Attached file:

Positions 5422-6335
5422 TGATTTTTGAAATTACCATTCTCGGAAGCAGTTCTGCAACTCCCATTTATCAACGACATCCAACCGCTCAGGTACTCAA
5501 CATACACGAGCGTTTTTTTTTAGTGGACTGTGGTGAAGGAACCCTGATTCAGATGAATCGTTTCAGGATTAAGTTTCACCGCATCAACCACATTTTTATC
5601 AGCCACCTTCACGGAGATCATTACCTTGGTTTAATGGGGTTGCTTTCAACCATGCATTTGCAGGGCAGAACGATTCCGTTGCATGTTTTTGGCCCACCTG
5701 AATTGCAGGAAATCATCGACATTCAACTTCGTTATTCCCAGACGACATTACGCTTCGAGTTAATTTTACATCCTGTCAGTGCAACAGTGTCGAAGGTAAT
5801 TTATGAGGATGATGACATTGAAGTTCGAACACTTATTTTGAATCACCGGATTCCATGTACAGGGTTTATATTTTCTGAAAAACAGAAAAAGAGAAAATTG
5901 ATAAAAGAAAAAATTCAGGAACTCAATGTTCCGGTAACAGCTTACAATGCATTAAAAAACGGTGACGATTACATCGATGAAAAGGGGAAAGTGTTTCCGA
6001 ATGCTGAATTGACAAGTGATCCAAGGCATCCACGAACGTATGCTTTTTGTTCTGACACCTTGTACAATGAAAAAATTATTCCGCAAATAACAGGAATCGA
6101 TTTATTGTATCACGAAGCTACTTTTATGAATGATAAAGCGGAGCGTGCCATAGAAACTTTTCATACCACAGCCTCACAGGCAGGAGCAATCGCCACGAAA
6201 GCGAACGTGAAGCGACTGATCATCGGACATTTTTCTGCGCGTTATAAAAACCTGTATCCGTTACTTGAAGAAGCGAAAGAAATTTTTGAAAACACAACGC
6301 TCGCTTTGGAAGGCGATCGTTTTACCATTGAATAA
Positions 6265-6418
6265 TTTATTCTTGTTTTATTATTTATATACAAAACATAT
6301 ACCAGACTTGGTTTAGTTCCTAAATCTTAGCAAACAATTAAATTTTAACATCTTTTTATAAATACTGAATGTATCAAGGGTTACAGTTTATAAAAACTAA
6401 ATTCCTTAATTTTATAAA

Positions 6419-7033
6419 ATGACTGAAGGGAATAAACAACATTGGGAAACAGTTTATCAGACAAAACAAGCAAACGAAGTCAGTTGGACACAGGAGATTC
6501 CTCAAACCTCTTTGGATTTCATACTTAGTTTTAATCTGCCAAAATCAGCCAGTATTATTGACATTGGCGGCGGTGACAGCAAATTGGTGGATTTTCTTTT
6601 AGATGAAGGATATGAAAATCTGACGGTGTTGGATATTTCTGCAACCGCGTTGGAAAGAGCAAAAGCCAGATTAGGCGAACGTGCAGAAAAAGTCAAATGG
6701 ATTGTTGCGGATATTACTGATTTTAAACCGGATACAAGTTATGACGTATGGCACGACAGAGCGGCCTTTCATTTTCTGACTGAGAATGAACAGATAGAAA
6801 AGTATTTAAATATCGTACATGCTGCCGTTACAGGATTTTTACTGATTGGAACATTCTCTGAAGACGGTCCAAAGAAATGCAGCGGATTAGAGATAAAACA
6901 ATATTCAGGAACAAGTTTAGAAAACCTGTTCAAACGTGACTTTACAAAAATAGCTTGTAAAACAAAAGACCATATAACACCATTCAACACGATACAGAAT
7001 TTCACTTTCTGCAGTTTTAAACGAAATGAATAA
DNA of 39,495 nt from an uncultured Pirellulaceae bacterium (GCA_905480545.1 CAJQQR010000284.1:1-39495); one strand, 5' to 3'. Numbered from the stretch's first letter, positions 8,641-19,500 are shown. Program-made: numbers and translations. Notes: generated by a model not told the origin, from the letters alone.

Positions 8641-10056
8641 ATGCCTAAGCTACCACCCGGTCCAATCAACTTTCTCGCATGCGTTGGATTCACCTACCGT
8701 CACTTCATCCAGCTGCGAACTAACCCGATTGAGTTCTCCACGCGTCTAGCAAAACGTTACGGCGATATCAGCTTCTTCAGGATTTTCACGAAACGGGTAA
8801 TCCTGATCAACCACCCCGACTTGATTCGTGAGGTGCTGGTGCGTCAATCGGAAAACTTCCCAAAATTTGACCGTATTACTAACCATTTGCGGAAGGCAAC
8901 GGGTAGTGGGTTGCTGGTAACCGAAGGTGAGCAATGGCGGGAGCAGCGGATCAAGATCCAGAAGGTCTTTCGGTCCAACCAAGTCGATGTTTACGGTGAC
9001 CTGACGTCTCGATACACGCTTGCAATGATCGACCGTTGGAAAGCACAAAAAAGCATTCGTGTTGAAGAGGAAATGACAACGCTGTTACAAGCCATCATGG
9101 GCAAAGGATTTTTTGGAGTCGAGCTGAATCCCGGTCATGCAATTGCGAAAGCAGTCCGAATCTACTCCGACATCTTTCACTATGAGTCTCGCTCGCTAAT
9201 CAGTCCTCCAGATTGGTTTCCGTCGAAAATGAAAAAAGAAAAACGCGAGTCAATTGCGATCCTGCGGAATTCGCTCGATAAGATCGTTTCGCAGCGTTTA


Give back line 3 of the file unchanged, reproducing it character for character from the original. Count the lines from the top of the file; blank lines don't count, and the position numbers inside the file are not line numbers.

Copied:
5501 CATACACGAGCGTTTTTTTTTAGTGGACTGTGGTGAAGGAACCCTGATTCAGATGAATCGTTTCAGGATTAAGTTTCACCGCATCAACCACATTTTTATC